What healthcare can learn from the retail apocalypse

By: Dr.Mansoor Khan   The retail industry is going thru what can rightly be called an apocalypse. Almost 7,000 retail outlets shut down in the US in 2017! In the meanwhile, these retailers opened almost 1,500 new stores!
  • Dollar General: 900
  • Dollar Tree: 320
  • Aldi: 180
  • Target: 35
  • Walmart: 25
  • Costco: 3
This is true across all major retail verticals from home goods to grocery to fashion (source: CBInsights). With the recent seismic shifts in the healthcare industry, we anticipate that this sector will also face a similar shift in the not too distant future. So what do we do about it? As the retail success stories illustrate and as we started to talk about in the last blog, the answer lies in giving the customer what they want. Healthcare, fortunately, has a big advantage; 88% of patients give their ... read more

What Comes Next for Chronic Care Management?

By Mansoor Khan, CEO, Persivia The Chronic Care Management CPT code (99490) allows providers to collect approximately $42 per qualified patient per month for providing 20 minutes of non-face-to-face care management services to Medicare beneficiaries that have at least 2 chronic conditions. This, as with most new CMS initiatives, has as its ultimate goal the objective of improving patient outcomes and satisfaction. How do we get from this fee- for-service reimbursement to improved outcomes? The Grand Plan CMS has an overall plan that moves the healthcare system into value-based payments at a breakneck speed. In order to get there, CMS has defined 4 categories of payments which are as follows: • Category 1—fee-for-service with no link of payment to quality • Category 2—fee-for-service with a link of payment to quality • Category 3—alternative payment models built on fee-for-service architecture • Category 4—population-based ... read more

Laying the Groundwork for Implementing a Chronic Care Management Program

By Mansoor Khan, CEO, Persivia

First the numbers:

  • 45% of the world’s population is affected by chronic disease
  • 60% of worldwide deaths are caused by chronic disease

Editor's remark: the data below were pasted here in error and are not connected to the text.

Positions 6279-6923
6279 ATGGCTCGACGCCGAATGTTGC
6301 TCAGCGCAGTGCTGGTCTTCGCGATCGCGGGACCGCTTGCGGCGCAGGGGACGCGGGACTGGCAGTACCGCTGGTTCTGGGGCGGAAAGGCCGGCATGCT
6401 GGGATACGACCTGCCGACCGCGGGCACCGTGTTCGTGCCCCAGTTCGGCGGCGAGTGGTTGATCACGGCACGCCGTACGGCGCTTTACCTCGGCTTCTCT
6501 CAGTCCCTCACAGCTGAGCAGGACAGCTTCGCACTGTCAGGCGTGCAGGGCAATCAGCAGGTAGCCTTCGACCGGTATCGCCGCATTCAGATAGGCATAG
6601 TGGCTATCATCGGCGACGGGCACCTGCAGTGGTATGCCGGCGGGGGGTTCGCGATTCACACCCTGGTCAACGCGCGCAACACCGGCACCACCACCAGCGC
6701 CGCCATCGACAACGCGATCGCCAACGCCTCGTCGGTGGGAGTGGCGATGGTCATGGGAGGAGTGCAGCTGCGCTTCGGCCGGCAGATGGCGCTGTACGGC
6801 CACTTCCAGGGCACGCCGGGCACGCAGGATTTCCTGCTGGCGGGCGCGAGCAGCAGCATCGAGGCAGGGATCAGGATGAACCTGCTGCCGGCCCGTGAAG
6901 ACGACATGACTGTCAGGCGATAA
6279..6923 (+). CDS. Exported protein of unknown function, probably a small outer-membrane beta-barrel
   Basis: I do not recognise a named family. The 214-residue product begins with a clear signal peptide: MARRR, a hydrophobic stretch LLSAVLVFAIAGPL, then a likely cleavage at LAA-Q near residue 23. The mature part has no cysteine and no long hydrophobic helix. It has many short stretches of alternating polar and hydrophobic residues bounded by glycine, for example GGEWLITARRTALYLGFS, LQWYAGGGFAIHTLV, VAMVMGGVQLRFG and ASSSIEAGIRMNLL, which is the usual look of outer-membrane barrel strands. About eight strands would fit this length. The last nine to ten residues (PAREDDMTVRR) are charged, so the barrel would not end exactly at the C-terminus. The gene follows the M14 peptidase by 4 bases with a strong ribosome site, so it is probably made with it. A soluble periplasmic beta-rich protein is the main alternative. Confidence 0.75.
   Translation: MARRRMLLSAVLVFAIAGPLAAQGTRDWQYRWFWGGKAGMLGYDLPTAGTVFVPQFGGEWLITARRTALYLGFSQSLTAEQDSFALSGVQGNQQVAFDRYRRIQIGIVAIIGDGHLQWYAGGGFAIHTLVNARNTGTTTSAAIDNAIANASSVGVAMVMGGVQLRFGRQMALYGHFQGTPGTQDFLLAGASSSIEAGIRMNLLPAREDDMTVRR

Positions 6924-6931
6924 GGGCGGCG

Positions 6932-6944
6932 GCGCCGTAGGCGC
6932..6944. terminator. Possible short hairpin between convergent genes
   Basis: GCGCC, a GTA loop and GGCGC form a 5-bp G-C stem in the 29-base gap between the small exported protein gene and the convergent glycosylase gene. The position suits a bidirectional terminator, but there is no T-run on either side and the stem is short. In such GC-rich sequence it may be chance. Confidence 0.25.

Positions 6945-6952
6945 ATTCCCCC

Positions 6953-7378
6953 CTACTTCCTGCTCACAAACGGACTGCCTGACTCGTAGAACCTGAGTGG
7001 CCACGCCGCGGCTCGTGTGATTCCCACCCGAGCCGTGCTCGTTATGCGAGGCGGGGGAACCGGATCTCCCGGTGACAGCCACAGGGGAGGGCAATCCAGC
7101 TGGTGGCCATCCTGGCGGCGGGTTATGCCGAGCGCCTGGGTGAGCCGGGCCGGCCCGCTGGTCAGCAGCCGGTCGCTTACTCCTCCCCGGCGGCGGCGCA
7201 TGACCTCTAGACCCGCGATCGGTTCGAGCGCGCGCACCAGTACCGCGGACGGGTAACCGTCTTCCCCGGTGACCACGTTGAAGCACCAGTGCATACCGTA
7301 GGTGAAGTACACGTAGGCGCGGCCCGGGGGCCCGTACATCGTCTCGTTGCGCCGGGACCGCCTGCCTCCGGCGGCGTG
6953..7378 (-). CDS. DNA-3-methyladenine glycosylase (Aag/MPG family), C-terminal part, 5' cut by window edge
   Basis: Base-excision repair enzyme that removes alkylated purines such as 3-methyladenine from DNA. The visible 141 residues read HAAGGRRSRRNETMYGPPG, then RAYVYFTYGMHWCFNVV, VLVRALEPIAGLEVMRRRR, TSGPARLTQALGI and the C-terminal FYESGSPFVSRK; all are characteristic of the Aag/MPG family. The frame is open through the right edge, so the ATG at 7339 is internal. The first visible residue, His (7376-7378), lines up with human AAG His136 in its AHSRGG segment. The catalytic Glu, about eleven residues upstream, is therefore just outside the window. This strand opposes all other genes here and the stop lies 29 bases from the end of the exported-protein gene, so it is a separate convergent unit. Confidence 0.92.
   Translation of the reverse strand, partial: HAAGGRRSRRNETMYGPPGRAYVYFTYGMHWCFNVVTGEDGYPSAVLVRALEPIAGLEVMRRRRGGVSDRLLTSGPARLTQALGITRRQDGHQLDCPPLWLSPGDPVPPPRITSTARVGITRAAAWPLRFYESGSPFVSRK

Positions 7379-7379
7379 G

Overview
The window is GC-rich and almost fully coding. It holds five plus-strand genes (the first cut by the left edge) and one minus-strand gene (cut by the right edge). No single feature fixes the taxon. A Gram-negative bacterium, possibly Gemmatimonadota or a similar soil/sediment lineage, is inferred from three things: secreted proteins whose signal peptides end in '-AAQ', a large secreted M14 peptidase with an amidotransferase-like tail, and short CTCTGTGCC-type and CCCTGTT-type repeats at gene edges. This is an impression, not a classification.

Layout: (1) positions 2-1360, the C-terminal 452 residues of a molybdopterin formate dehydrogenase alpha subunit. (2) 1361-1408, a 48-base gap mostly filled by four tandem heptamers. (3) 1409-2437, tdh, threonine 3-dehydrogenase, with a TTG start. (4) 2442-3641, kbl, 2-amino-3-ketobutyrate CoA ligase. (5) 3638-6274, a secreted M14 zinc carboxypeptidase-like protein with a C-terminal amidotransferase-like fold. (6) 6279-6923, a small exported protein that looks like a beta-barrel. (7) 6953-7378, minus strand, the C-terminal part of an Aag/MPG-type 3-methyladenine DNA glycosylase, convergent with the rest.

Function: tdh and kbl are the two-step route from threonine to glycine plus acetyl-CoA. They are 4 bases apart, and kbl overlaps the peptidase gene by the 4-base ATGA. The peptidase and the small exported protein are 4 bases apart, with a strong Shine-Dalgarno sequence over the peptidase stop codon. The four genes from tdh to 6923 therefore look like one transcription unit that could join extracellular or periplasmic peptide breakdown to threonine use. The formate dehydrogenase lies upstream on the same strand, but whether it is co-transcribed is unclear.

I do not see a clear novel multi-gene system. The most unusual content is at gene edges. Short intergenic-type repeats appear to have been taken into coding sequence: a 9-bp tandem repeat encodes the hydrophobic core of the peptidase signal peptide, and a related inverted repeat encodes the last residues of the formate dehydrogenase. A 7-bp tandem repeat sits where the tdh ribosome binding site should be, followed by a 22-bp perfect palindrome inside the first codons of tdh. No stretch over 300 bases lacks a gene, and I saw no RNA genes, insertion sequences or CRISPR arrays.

• 4% of the global annual GDP represents the economic burden associated with chronic disease
  • 17% of the US GDP is spent on healthcare, and chronic disease makes up 75% of this expense
  • 80% of chronic disease can be prevented
The numbers are staggering, so what do we do about this? Well, as individuals we can exercise more, eat better and lose weight, but that is not what I am asking. I mean what do we do as a society? Fortunately, the healthcare industry as a whole is working on the problem. However, in this, and successive blogs, I will focus on the path that CMS is taking to address the issue of Chronic Disease Management.

What is CMS Doing About it?

As we all know now, CMS launched the now CPT ... read more

Population Health, Care Management & Clinical Surveillance at the Heart of HIMSS 2015 Buzz

CEO Mansoor Khan
CEO Mansoor Khan

CEO Dr. Mansoor Khan Provides His Observations from the Show Floor
Q: What did you take away as the biggest changes ahead for the healthcare industry in 2015?
A: Population health management and how providers and clinicians can more effectively manage patients, and their data, were some of the main issues that I had addressed at the show. In the past, we had focused on the provider data, which essentially was "dirty data" that needed better ways to be captured, normalized and then interoperate across healthcare systems and into clinical workflows. But on the horizon, the biggest challenge will be around ... read more

The Evolution of Patient Engagement and Chronic Care Management

Patient and Clinician By Fauzia Khan, MD, FCAP
As the healthcare industry continues a positive shift toward value-based care and away from the fee-for-service model, payers and providers are starting to look at patient engagement and managing chronic conditions very differently. Previously, disease management was measured more by associated cost such as procedures ordered, in-patient stays and re-admissions, and patient engagement typically consisted of generalized letters that described their disease and standard therapies. These letters were a one-way communication and hardly fulfilled the notion of “engagement.” There have been great strides made recently in developing patient-centric, IT solutions such as electronic health records, ... read more